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Moghamarat Monica: The One With The Breakdown At The Supermarket

Sometimes quarter-life epiphanies hit you on an idle weekday evening as you peruse the cereal aisle, or is that just a Monica thing?

It's strangely amusing how often I find my life reflecting The Truman Show or, in most cases, a really bad episode of Friends. Shortly after my new apartment rental, I looked at my life and realised that you have one Monica Geller in one dusty and messy old apartment, while working a stressful job with demanding hours and, somehow, trying to put her touch on a new place, maintain a healthy relationship with her family, discover a new area, tidy her house, eat well, meet people, and - somewhere fel khetta el alfeya el rab3a - get laid. I may possibly have contemplated investing in stocks with my initials. Crazy and chaotic as anyone's mid-twenties may be, I don't recall there being an episode where Monica Geller breaks down crying in the middle of a supermarket over cereal. Clearly, I always like to put el touch bta3i.

By far the worst thing about Zamalek is that it doesn't have a Walmart or a Costco - heck, it doesn't even have a Carrefour! As someone new to the area, trying to figure out where to buy all of my groceries was surprisingly more difficult than I expected. There's Saad for fruits and vegetables and Hany for bread and an unhealthy amount of makhbuzaat, but where do I find chicken, laundry detergent, and a pan to cook anything in? A moment of silence in appreciation of Costco, please. After asking around, I learned that there was this magical place called Alfa Market in Zamalek that sells just about everything, included imported foods. Bingo! Having taken all of Zamalek on foot at some point, I navigated my way through its quaint streets until I found this magical market. Part of me wishes I hadn't even gone in.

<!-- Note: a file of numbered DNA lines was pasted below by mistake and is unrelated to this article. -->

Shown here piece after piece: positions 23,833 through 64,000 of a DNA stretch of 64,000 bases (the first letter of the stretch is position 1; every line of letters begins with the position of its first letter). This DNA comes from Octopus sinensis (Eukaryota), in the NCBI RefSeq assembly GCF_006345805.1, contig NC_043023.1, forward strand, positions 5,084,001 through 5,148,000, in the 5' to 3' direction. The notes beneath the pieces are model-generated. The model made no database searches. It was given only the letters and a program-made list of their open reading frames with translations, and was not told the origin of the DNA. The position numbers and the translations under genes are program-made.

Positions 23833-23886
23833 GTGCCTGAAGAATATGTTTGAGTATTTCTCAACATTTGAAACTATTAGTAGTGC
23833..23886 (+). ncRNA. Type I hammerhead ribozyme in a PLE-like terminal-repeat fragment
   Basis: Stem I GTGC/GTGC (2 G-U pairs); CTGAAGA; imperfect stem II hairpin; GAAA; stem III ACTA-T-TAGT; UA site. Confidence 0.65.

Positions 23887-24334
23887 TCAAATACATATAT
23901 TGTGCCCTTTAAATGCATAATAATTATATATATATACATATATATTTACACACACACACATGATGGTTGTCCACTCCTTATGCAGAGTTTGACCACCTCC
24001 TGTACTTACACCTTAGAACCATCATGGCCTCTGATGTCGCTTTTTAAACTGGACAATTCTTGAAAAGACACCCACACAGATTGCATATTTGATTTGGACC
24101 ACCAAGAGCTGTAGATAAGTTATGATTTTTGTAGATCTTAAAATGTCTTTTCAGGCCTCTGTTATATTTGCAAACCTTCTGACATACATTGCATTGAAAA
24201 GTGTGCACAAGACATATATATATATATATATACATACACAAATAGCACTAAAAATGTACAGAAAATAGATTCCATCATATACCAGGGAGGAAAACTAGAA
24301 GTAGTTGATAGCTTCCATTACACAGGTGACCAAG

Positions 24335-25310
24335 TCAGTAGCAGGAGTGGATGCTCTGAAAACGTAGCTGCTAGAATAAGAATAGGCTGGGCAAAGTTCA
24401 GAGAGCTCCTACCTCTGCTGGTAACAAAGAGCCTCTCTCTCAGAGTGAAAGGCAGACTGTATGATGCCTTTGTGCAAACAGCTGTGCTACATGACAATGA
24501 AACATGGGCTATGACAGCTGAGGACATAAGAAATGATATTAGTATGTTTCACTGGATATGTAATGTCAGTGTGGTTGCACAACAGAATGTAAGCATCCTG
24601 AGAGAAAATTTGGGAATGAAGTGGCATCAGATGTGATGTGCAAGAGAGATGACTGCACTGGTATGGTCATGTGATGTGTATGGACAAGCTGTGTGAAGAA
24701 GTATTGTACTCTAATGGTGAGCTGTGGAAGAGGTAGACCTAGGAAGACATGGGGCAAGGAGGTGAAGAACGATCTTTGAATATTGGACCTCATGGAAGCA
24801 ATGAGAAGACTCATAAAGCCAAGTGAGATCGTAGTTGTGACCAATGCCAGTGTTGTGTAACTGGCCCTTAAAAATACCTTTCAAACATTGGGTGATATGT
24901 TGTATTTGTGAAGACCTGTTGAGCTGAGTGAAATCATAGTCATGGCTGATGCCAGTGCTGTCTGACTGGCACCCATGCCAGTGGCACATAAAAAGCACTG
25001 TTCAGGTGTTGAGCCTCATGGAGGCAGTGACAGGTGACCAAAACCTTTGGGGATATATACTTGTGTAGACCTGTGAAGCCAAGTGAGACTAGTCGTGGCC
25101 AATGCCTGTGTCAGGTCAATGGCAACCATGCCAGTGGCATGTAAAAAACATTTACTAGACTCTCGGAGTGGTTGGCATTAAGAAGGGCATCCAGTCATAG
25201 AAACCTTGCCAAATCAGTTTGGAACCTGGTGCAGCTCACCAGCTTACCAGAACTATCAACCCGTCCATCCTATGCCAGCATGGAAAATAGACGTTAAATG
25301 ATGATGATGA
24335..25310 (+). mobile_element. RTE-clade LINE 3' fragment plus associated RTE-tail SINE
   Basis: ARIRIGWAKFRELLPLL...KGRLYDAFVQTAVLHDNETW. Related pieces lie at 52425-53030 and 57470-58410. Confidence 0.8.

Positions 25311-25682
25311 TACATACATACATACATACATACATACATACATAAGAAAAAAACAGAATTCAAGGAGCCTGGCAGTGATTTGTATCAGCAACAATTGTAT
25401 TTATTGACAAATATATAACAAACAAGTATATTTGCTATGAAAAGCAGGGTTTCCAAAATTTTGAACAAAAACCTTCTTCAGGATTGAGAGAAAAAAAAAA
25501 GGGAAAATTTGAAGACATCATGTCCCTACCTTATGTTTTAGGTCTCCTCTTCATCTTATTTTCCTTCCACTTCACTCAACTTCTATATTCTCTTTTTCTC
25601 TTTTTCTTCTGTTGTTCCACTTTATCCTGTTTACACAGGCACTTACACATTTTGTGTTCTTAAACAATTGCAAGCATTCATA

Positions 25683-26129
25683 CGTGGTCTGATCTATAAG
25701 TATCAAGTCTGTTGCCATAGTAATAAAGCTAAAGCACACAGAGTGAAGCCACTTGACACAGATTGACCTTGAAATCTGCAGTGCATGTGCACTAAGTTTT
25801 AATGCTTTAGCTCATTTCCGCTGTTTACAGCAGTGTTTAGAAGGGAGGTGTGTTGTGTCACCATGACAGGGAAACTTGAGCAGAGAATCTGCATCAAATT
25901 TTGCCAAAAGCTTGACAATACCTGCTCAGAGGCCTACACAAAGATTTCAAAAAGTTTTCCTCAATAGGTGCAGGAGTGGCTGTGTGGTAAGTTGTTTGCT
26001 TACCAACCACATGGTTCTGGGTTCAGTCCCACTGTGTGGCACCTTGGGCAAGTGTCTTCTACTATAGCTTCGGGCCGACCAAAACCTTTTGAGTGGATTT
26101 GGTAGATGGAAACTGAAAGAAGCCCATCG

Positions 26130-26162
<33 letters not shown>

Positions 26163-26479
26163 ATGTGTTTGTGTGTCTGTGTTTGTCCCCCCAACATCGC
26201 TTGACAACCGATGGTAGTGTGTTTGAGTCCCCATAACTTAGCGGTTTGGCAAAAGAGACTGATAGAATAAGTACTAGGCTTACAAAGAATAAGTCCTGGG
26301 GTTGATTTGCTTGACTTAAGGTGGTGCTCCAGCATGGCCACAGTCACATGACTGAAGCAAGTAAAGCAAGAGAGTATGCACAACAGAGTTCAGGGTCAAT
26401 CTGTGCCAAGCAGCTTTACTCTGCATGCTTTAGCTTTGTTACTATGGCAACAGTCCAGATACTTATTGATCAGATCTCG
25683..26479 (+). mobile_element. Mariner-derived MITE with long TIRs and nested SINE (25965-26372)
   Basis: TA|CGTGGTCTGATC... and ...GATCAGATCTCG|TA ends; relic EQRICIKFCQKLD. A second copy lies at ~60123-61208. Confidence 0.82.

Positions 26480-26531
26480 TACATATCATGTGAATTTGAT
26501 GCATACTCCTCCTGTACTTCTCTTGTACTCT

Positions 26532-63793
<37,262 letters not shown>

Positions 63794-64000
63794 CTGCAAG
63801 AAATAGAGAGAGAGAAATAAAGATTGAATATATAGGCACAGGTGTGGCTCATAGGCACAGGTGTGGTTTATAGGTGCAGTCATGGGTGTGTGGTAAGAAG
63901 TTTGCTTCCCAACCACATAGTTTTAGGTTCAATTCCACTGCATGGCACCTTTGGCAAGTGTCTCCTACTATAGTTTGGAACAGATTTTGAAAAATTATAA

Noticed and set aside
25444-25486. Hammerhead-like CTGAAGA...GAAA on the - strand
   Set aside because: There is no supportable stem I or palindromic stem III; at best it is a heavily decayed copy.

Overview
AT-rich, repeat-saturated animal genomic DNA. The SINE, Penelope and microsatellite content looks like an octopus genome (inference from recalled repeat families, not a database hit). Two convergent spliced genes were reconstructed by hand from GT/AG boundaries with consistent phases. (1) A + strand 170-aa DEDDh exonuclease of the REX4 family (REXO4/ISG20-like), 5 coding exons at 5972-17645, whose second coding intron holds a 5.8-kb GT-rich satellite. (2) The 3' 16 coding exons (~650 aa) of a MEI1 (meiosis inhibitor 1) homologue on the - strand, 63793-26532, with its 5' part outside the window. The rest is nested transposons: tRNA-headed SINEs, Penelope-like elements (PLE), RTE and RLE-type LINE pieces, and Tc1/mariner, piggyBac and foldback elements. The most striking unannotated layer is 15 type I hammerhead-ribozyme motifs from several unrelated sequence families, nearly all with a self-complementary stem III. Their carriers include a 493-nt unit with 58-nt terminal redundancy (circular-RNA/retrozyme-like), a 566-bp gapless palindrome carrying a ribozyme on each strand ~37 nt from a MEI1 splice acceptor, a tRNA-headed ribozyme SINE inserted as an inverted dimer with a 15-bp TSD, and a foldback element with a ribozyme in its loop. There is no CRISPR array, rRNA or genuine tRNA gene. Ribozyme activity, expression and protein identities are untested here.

One of the best things about technology is that it keeps me in touch with my family, who've put in a lot of effort to learn how to use certain features so we can connect more easily. This translates into Whatsapp messages and voice notes with my mother throughout the bulk of our waking hours, despite the fact that she thought me moving to Cairo would mean we would lose touch. Silly, silly mom - I even took her with me to Alfa Market! As I scoured the aisles in the food section – my eyes glazing over at the sight of Froot Loops, granola bars, and whole grain crackers – my eyes would pop out à la 90s cartoons when they quickly transitioned from staring at the product to staring at its price. It's cereal, you guys! Why the heck does it cost 55 LE? Sighing, I take pictures and send them to my mother, continuing to do this aisle after aisle as I look at things I often took for granted as 'commonplace items' found in my kitchen – things now labelled 'imported', stretching far beyond my budget after paying first and last month's rent. My mother, being… well… my mother, comforted me with the thought that she'll bring me cereal and granola bars next time she comes to Egypt – or, better yet, I could just move back to Canada. Having given up on the food section after picking up the week's necessities, I wandered upstairs to see what else the great Alfa Market had to offer. Aside from not being able to get my shopping cart upstairs properly because the elevators were closed off with crates, which an employee had to empty out for me, upstairs was sheer bliss. You know those cute little salt and pepper shakers that come in the form of stubby little chefs wearing chef's hats? Now, you know how just about any type of kitchen decor can come in the form of stubby little chefs wearing chef's hats? It took every fibre of my being not to pick all of them up and run away, binge-buying all things home decor and later returning my impulse purchases. I wanted the instant gratification of buying fun, appealing, aesthetically pleasing pieces of decor for my new apartment that was missing personal touches and had yet to feel like home. I wanted it to feel like home. Frantically messaging my mother photos of gorgeous things I wanted to buy, I was reminded of one of our favourite excursions – heading to a home furnishing store and perusing the aisles, picking out pieces for the house, and having a field day. Every photo of every piece I wanted to buy was quickly followed by an exasperated message about how expensive it is. My mother, amused on the other end, told me that I could wait and buy these things later – or, better yet, I could just move back to Canada. Heading back down to the food section on my way to the cashier, I paused in the middle of an aisle. Surrounded by such simple things I couldn't afford because they were imported, I looked at them and then down at my shopping cart, and proceeded to break down into a fit of tears over something seemingly trivial. Thankfully, the store was almost empty. I'm not an overly sentimental person – I don't cry too easily, and very rarely do I tear up in public. But, right there, in the middle of Alfa Market, the waterworks began. I can't afford cereal. I miss my mother. I don't feel at home. I'm overwhelmed and confused.